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Saturday, May 12, 2007

In Purgatorio

This is not a post about the papers I should be grading right now.

Someone I know has done an adaptation of a canto from Dante's Purgatorio, which he sent me to read. I thought that, before I did that, I should actually read the Dante, and since I had just recently finished re-reading the Inferno (as a result of another conversation with the same person), that seemed logical enough anyway. Plus, Anthony Esolen has recently done a verse translation of the Paradiso -- in fact he's done the whole Divine Comedy, which I only just discovered -- and I liked his verse translation of Tasso's Jerusalem Delivered, so I figured I'd read the whole Comedy right through. (The Esolen translation of Dante seems to have been getting mixed reviews, so maybe that was a mistake, particularly since Pinsky has done at least the Inferno, maybe more -- but David Quint gave Esolen's Tasso translation an interesting and substantive review a few years ago, I think in TLS, and you can see part of that review here).

For anyone who's spent any time reading Milton, Dante is of course fascinating -- the theological paradoxes of the Inferno, which I certainly wasn't in any condition to appreciate when I read that book in college; and the Purgatorio seems to be in large measure an extended meditation on the purposes of poetry, which both has interesting connections with Milton and -- obviously -- significant differences.

This leads me to a question. I've been thinking about this mostly as analogy. But to what extent would early modern English poets have known Dante? A quick online search produced the following sentence, from an article in Modern Philology about ten years back: "during the seventeenth century Dante was largely ignored even in Italy and rarely named in England." Milton's translation of Psalm 2 is in terza rima, so clearly he knew Dante, and he apparently read Mazzoni's defenses of Dante versus Aristotelian criticism; I'm sure there's more there than I can remember at the moment. But what about Dante beyond Milton? An EEBO search for "Dante" produced little -- nothing with "Dante" in the author field, and a lot of false hits with the content search. Though I did discover what looks like a great New Weirdist book: Simon Birckbek, The Protestants evidence taken out of good records; shewing that for fifteene hundred yeares next after Christ, divers worthy guides of Gods Church, have in sundry weightie poynts of religion, taught as the Church of England now doth (London, 1634), STC 3082 -- dated on the title page, oddly, to the day as well as the year, and in fact to my father's birthday. This book, in any case, repeatedly cites Dante as a model of proto-Protestant thinking: for instance, of the fourteenth century, Birckbek writes:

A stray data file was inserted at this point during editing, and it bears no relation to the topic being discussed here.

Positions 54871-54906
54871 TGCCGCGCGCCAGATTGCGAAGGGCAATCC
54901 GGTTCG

This seems interesting, as far as it goes, and Birckbek elsewhere shows that he knows about Dante's treatise on monarchy, and gives some pretty specific citations to the poetry -- including substantial extracts, given both in Italian and in (it seems) his own translations. He prefaces some of these extracts with the following, fairly Miltonic remarks:



Some reader, interestingly, clearly took note of that business about the shepherd become a wolf. But that phrase "written in Italian" seems to presuppose that English readers wouldn't know Dante, maybe wouldn't even have heard of Dante -- as does the provision of the extracts and translations, instead of just citing passages in the margins, say. Clearly, Birckbek doesn't think English readers would readily have been able to get their hands on a copy of the book.

Well, that's what I got with the help of the miracle of the interweb. But I'm sure there are all sorts of resources on this issue out there that I don't know about. Anybody know anything about Dante in England?

  • At 5/12/2007 04:13:00 PM, Blogger Piers wrote…